Java Reference
In-Depth Information
The main difference between this example and the previous one is that here we are
grouping our data objects in a java.util.ArrayList instead of an array. When
using JRBeanCollectionDataSource to populate our reports, we do not necessarily
need to use an ArrayList to populate our beans. Any class implementing java.
util.Collection will work just as well. JRBeanCollectionDataSource works like
the previous JRDataSource implementations we have seen; that is, it has a single
public constructor that takes a Collection of objects as its only argument. We can
then use the initialized JRBeanCollectionDataSource to fill the report. This is
accomplished by the call to JasperRunManager.runReportToPDFStream() from the
doGet() method in the preceding example.
TableModels as Datasources
In many client-side applications, data is displayed in tabular format. A common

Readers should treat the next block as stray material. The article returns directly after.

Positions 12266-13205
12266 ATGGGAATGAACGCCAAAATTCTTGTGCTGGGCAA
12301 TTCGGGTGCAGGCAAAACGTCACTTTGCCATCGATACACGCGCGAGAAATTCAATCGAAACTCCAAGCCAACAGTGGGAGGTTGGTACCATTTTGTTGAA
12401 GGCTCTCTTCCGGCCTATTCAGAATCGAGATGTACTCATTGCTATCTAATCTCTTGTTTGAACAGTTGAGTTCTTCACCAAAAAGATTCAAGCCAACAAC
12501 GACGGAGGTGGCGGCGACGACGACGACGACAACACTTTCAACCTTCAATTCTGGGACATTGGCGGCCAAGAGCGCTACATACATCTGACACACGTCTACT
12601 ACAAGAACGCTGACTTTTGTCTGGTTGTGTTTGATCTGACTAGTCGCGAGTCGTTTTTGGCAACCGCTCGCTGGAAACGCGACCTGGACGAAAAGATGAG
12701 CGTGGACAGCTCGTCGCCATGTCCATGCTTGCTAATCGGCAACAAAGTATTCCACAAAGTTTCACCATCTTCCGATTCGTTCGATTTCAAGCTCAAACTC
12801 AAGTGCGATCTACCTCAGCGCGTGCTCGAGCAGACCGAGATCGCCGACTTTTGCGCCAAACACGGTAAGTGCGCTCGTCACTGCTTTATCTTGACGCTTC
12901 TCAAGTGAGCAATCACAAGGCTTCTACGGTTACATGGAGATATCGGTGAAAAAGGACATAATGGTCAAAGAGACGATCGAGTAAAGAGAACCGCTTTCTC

requirement in many applications is to allow the user to print this tabular format
as a report.
JasperReports provides an implementation of the JRDataSource interface that
makes the task of generating reports from tabular format trivial for Swing
applications. The class in question is the
JRTableModelDataSource . This class takes a javax.swing.table.TableModel as
its only parameter. Since tables in Swing are populated via TableModels , all we need
to do to generate a report from a table is to pass the appropriate table's TableModel
as a parameter. The following example is a simple but complete Swing application
demonstrating this process:
package net.ensode.jasperbook;
import java.awt.BorderLayout;
import java.awt.event.ActionEvent;
import java.awt.event.ActionListener;
import java.util.HashMap;
import javax.swing.JButton;
import javax.swing.JFrame;
import javax.swing.JLabel;
import javax.swing.JTable;
import javax.swing.table.DefaultTableModel;
import net.sf.jasperreports.engine.JRException;
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